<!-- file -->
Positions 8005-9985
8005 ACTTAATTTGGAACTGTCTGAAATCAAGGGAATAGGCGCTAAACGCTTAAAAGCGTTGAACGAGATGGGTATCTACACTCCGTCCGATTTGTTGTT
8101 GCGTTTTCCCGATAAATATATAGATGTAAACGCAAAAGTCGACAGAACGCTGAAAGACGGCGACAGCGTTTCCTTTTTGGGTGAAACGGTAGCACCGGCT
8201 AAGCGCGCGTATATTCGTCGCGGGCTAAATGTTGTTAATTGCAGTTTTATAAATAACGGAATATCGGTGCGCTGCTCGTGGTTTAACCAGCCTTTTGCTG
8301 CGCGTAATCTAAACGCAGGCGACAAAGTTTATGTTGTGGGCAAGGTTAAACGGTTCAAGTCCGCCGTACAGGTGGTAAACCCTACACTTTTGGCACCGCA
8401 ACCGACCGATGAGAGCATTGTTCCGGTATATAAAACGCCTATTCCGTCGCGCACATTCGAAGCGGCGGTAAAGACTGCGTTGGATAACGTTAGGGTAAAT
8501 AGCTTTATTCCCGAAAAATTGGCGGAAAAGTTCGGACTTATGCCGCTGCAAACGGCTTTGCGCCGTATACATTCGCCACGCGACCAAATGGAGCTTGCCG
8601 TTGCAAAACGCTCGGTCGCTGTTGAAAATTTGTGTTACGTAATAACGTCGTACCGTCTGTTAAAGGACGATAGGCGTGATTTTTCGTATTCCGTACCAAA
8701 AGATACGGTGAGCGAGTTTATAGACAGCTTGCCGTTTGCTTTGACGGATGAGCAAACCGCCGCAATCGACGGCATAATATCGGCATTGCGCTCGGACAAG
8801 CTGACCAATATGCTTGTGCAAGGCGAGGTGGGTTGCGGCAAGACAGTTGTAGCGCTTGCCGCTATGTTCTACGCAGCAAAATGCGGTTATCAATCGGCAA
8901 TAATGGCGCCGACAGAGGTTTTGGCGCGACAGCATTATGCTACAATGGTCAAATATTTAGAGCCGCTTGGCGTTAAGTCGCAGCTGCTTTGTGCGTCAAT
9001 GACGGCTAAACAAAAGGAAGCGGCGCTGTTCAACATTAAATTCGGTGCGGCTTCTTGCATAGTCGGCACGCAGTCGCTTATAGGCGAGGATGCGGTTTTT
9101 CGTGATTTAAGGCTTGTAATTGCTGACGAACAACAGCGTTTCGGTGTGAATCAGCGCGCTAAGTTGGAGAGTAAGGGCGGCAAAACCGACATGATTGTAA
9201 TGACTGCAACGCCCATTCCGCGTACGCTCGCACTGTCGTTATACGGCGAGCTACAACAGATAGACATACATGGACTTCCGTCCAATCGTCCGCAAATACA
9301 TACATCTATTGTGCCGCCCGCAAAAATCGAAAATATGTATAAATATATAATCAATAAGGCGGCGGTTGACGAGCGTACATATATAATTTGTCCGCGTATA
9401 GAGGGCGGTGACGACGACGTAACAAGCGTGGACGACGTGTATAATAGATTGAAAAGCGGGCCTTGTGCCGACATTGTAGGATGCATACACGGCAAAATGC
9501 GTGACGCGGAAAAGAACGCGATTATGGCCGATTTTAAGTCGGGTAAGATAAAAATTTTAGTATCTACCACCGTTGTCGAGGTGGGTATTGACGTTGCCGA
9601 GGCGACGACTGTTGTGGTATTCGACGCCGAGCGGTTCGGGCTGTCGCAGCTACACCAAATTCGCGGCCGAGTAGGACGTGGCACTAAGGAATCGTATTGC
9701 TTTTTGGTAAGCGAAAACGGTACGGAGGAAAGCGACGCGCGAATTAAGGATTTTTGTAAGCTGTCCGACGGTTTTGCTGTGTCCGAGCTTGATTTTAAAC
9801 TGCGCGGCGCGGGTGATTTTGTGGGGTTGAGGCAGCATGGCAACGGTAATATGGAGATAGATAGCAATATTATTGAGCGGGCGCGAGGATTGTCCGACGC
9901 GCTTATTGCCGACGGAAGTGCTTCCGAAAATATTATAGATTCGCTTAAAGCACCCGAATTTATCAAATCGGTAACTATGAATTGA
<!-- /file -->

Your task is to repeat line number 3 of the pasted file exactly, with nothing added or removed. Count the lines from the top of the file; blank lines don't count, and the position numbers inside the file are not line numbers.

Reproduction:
8101 GCGTTTTCCCGATAAATATATAGATGTAAACGCAAAAGTCGACAGAACGCTGAAAGACGGCGACAGCGTTTCCTTTTTGGGTGAAACGGTAGCACCGGCT